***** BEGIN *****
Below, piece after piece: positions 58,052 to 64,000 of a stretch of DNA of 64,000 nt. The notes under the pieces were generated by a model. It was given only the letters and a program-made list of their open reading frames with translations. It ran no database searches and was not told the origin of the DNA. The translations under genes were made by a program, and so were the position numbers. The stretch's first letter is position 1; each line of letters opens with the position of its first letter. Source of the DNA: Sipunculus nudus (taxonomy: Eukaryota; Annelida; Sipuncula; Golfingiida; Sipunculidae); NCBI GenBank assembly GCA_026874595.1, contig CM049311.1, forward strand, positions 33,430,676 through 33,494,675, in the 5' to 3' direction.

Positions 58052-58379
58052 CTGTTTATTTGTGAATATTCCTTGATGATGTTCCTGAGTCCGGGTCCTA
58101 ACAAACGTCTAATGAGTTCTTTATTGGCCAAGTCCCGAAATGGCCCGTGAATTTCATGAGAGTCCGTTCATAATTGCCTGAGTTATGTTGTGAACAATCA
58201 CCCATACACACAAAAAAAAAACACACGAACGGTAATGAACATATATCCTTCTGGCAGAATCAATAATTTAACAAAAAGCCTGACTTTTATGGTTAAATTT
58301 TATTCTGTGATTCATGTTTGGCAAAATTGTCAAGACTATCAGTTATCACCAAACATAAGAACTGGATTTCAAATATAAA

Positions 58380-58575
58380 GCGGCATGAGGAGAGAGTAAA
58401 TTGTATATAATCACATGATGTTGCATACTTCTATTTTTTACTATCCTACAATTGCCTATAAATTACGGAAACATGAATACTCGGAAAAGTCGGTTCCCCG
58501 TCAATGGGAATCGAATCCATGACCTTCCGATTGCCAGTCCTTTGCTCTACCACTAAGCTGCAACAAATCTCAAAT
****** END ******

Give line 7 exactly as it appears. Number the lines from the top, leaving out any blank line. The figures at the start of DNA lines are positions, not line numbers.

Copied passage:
Positions 58380-58575